By: Allan M. Siegel
In early July, WMATA found a flaw in the rail system, a flaw that should
have prompted an immediate shutdown of the section of the rail. Instead,
WMATA continued to run trains on the section until a train derailed in
early August. The defect that caused the derailment, called a “wide
gauge,” causes a train’s wheels to lose contact with the rails.
The defect was found during a routine inspection on July 9, and should
have been a recognized as a “code black” defect, and the section
should have been immediately taken out of service.
The fact that WMATA knew about the defect, and failed to take action, is
both infuriating yet not surprising at all. Since the January WMATA incident
that resulted in the death of one passenger and injuries to countless
others, this is just another reminder of WMATA’s continued failure
to learn from the past. In fact, the NTSB, in investigating the January
incident, found that even when WMATA made repairs following the incident,
it did them incorrectly. And once again, it was only after a derailment
that WMATA has chosen to act and is now performing a complete examination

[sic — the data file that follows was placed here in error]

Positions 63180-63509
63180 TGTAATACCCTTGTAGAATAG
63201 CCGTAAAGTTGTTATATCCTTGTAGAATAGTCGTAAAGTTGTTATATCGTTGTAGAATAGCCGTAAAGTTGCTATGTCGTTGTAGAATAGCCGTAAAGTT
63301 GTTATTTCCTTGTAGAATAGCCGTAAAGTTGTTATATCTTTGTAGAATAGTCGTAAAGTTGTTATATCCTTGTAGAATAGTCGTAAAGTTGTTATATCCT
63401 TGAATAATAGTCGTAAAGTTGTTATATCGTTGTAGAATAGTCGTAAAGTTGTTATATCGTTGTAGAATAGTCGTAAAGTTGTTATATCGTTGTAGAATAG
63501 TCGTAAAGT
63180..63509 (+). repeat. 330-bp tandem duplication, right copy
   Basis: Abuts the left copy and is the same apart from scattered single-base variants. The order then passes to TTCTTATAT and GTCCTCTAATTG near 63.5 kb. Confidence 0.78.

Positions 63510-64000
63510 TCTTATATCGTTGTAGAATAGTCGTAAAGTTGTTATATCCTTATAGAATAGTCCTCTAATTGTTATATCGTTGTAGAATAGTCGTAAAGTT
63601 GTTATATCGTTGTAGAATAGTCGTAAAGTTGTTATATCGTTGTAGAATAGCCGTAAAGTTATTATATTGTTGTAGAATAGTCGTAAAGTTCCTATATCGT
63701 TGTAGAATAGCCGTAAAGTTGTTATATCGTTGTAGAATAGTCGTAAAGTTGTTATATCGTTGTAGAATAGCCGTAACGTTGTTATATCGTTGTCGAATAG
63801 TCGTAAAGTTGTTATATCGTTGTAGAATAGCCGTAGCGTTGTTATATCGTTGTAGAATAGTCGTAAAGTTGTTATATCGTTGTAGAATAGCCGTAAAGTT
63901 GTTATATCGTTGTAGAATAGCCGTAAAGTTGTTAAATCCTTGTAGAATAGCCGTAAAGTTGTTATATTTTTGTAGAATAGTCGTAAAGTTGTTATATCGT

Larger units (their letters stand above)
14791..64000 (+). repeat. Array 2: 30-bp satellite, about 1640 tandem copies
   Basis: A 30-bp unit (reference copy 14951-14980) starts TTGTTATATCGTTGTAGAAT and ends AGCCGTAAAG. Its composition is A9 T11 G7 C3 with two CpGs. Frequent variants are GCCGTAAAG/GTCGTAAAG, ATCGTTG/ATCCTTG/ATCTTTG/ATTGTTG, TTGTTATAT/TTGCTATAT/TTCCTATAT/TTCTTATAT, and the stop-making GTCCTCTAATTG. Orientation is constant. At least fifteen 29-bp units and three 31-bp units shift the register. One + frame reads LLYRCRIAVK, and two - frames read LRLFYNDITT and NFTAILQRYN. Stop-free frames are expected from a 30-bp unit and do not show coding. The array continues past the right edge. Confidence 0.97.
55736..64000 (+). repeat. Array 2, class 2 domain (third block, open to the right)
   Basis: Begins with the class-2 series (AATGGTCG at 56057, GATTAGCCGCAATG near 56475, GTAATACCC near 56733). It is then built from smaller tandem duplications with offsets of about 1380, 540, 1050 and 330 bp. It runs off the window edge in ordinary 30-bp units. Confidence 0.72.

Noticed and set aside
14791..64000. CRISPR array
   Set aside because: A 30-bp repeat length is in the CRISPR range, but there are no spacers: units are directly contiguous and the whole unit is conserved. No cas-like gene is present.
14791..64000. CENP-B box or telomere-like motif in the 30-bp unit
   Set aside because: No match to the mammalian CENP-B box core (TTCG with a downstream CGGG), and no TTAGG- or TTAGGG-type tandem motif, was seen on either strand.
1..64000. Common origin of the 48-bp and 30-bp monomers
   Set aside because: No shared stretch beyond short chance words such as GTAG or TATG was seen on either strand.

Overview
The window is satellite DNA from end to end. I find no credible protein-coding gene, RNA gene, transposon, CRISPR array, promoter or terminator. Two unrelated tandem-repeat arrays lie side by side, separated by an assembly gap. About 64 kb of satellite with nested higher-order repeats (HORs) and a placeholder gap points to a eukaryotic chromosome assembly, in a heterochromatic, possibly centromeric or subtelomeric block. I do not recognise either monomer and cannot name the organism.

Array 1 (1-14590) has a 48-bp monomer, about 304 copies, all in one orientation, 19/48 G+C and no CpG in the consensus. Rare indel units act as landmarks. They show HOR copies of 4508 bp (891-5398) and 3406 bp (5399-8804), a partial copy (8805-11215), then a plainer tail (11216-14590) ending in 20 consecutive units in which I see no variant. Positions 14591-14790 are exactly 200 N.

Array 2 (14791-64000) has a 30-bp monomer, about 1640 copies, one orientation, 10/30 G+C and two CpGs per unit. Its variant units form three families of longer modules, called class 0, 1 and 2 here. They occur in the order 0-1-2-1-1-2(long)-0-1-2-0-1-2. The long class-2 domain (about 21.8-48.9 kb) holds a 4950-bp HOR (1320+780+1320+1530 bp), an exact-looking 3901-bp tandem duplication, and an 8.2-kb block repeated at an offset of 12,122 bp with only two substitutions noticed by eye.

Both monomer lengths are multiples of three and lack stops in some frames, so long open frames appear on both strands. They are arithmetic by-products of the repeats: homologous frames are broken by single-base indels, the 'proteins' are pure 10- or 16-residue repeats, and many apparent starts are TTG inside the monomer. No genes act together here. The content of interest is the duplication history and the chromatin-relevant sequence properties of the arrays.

of the system. Fortunately, this time no one was injured, but WMATA’s
decision to gamble with the safety of riders and employees is frightening.
This pattern of negligence and incompetence has prompted federal officials,
members of Congress, and elected officials from Virginia, Maryland, and
the District of Columbia, to meet to discuss WMATA’s problems and
how it could be corrected.
The attorneys at Chaikin, Sherman, Cammarata & Siegel, P.C., have held
WMATA accountable on countless occasions. We understand how important
it is to hold WMATA liable for its repeated failures, whether it is negligence
in Metro operations or by bus operators causing automobile collisions.
If you or someone you love have been injured in a
train accident or as a result of WMATA’s negligence and recklessness, call us today for a